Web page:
So here’s how I decided to live with this contradiction. Concurrent with my PhD process, I made a political and ideological choice to live in solidarity with the poor. These two life choices – pursuing a doctorate and living in marginalized neighbourhoods – became tightly interconnected. I can’t talk about one without talking about the other.


Becoming educated about the lived realities of social injustice

My social work education gave me the conceptual tools to understand why society is structured the way it is. But living in disadvantaged neighbourhoods made me get close and personal to those living very different realities from mine — not only in their problems, but also in their strengths.



A bonus was that my partner grew up in one of these poor communities. She has been instrumental in helping me understand the ways that people get mercilessly squeezed and pushed and driven to hopelessness.

My values were profoundly re-shaped by where I now chose to live. For example, it was a shock to learn that in Pointe St. Charles, people saw me as rather useless. My partner has highly valued skills. She can fix a car, drywall a room, carry heavy things, grow a garden and paint a staircase. I often felt like people felt sorry for her, because I have so few real skills. And you know… I get where they’re coming from.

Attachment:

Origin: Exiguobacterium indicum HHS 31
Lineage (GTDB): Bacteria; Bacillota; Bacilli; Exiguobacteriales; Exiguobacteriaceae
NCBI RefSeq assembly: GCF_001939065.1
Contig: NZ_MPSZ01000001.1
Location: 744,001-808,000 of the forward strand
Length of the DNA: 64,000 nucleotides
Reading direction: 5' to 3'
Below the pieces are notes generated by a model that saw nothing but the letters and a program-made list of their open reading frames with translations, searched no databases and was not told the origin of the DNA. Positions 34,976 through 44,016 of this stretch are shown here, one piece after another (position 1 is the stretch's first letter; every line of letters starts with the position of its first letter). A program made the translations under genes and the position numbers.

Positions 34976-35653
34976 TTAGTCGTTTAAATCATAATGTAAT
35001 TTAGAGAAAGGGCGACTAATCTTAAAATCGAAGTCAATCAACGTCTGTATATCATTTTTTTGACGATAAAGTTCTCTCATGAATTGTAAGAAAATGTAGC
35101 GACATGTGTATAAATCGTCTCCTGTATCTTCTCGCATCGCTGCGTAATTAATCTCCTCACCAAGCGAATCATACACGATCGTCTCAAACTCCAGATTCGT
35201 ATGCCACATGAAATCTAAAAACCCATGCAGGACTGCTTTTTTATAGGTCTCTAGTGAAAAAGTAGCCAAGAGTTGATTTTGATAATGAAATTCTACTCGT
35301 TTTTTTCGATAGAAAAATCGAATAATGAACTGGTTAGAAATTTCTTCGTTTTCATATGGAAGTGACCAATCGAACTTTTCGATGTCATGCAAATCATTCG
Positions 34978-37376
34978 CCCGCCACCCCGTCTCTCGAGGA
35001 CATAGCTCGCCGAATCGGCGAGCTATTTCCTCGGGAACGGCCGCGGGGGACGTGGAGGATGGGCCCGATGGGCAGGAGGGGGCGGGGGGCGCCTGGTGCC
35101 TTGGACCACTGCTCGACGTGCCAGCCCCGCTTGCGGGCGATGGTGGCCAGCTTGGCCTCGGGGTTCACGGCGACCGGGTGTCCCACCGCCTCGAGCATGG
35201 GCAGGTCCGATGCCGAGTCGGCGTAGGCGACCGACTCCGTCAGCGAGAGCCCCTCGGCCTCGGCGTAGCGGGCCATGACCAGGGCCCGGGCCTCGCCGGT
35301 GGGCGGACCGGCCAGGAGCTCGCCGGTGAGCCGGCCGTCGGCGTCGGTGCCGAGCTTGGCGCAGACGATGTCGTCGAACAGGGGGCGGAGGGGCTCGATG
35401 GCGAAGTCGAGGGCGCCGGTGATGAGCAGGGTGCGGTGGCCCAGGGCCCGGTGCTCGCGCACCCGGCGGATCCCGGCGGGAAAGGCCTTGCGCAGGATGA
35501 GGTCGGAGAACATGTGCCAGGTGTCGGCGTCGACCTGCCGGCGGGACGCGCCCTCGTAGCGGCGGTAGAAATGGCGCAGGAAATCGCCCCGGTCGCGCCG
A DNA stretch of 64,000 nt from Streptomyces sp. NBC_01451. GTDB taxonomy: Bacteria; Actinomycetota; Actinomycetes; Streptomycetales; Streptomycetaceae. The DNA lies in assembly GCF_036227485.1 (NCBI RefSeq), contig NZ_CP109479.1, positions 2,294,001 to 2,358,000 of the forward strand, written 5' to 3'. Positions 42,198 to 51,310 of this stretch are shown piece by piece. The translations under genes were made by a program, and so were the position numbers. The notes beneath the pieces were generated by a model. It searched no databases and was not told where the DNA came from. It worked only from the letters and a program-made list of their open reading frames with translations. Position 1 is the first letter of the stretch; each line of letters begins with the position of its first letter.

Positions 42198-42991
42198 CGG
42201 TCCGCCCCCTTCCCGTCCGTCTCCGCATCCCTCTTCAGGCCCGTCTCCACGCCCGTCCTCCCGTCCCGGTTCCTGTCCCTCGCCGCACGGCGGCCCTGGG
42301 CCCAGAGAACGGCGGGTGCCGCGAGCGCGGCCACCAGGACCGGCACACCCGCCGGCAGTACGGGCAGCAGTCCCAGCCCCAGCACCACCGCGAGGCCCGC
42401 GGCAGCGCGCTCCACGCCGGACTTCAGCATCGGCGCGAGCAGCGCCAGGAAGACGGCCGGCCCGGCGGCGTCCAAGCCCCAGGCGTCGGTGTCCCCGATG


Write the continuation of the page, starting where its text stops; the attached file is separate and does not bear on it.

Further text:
For one thing, I was a social worker and people in “the Pointe” hate social workers. On top of that, nobody in my neighbourhood saw the point of higher education. A good union job is more highly valued. They also didn’t understand why I wasn’t out getting a job. And nobody understood that the research contracts I worked on were real jobs. So I had to learn to get over myself and to integrate into my community the best way I could. Otherwise my education would be sheer hypocrisy.

I wept at ugliness of the neighbourhood. It breeds poverty of spirit. I learned to laugh at the clever strategies to scam “the man” and survive (like watching a man systematically steal all the outer metal plates covering the gas pipes going into homes and selling them for scrap). I found myself cheering for the guy trying to outrun the cops who were hassling him for no real reason – and escaping them by hopping a fence. My friends taught me the value of sifting through people’s garbage and stockpiling reclaimed items for future barter. Then there was the time that by accident, I learned that a close friend had no food in the house, when I chided her for not scooping her dog’s poop (because she had no grocery bags…). I learned to stop judging people’s behaviours and instead, to try to understand. Perhaps most important, I learned to respect them and to listen.